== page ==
Mr Evennett: It is disappointing that Southeastern is not more proactive when dealing with the problems faced by constituents, the fare-paying public, so as to help to improve facilities and services.

Of course, the main issue that we are discussing today—an issue that my hon. Friend the Member for Orpington and the hon. Member for Erith and Thamesmead are well aware of and have raised concerns about—is the period of bad weather that we had at the end of last year. Despite the snow being forecast, it seemed that Southeastern was not in any way prepared for it. Trains were cancelled at very short notice, and a reduced service operated. Some stations had no trains stopping at all for long periods. If trains did run, they were very congested and were running with fewer carriages. As a result, many people simply gave up on the trains and tried to find alternative routes to work.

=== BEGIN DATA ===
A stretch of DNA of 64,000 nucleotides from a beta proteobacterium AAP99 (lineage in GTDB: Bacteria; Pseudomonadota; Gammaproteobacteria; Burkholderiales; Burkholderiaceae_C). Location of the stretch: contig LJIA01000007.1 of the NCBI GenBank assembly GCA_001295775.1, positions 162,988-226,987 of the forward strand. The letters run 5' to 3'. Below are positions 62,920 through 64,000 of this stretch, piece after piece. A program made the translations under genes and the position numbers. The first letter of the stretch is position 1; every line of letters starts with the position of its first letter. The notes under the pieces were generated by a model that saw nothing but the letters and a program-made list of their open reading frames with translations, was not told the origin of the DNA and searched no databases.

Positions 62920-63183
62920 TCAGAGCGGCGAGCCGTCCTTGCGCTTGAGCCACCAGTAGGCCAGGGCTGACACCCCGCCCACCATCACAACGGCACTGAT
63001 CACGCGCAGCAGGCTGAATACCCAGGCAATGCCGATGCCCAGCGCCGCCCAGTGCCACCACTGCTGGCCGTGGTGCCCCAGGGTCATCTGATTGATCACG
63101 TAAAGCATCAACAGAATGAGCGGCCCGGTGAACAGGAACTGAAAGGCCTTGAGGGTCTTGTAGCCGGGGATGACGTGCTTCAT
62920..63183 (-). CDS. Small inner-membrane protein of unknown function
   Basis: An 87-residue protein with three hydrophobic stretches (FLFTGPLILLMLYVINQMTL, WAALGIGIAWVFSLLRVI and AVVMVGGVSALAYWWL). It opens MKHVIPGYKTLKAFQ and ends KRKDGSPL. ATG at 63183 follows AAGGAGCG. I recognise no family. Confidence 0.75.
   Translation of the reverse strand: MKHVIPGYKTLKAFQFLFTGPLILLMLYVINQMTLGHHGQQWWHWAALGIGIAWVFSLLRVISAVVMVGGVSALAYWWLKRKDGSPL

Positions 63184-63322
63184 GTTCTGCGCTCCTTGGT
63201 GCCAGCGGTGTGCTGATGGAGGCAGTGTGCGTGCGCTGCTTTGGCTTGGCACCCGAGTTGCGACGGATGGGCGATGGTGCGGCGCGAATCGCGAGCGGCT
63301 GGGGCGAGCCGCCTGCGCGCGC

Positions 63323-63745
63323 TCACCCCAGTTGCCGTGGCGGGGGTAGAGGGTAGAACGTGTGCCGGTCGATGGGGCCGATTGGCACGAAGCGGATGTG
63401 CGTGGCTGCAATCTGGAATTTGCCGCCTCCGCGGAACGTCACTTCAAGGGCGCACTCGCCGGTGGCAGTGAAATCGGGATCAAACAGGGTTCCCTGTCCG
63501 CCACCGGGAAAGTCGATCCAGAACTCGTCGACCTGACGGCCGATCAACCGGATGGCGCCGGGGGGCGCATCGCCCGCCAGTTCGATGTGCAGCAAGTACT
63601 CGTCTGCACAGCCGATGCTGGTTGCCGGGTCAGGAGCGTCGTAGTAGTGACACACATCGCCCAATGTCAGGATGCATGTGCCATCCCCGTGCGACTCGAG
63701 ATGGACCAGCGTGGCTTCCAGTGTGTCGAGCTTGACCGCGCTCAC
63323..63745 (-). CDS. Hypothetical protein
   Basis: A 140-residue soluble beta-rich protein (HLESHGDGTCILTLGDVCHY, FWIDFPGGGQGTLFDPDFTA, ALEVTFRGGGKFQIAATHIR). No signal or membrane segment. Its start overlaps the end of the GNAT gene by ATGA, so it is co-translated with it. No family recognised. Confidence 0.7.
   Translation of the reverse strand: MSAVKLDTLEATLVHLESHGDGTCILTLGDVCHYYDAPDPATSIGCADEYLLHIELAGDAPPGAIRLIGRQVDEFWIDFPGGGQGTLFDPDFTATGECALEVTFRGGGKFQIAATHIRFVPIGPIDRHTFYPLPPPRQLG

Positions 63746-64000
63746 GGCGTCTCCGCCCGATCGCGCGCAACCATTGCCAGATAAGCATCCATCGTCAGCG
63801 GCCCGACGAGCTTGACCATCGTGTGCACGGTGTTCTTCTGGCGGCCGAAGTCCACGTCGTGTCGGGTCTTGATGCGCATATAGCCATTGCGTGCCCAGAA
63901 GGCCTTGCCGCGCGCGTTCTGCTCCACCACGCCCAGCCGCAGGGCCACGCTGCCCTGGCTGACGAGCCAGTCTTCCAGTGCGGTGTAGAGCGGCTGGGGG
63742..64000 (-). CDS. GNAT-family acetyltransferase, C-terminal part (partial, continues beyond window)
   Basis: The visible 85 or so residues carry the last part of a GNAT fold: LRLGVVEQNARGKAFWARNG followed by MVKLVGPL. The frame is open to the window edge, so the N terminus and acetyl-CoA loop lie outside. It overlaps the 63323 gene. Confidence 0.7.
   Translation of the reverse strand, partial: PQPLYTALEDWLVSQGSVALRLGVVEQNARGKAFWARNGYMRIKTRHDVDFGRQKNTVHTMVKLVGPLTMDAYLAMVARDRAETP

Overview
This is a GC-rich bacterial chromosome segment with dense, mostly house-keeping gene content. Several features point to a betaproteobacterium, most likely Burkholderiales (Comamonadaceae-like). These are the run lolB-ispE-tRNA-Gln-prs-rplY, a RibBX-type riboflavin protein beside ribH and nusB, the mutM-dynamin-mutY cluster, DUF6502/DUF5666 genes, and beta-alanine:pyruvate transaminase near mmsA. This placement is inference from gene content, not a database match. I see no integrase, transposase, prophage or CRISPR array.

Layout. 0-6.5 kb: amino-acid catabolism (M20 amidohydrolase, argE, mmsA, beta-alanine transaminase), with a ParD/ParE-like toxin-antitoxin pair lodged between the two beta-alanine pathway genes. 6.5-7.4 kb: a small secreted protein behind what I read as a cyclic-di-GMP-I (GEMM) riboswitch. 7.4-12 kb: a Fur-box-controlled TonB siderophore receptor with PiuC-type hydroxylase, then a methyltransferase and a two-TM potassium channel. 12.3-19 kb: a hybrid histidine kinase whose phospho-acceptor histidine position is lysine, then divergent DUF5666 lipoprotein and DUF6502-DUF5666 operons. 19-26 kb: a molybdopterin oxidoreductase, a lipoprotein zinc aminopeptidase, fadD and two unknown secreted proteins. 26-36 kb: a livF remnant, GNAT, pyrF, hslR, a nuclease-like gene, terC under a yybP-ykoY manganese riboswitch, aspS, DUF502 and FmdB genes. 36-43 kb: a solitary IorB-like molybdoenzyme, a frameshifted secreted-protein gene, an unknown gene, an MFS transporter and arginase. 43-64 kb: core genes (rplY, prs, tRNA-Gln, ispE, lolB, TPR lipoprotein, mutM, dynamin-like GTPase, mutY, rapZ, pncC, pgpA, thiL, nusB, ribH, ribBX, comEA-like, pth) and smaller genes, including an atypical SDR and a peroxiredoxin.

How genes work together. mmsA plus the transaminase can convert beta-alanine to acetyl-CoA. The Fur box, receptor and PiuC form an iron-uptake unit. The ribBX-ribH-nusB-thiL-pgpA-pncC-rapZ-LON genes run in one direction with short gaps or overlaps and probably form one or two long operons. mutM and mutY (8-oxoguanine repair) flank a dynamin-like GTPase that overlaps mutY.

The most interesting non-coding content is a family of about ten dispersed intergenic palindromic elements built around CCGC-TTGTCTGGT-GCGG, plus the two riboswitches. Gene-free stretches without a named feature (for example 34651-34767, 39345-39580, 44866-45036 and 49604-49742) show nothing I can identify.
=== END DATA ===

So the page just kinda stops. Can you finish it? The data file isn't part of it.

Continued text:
There were also real problems with the information provided to customers. On some days, stations such as Crayford were not manned at all. If station staff were able to make it through the snow to the stations, they were not properly briefed by their managers on the services that were running and where the trains would be stopping. I commend the staff at my own station of Barnehurst. They do a fantastic job; they are friendly, efficient and really nice people. But during that period, when they were asked when there would be a train, they had not been told—they had no information coming through—and they were the first point of contact for people who came to the station to see what was going on.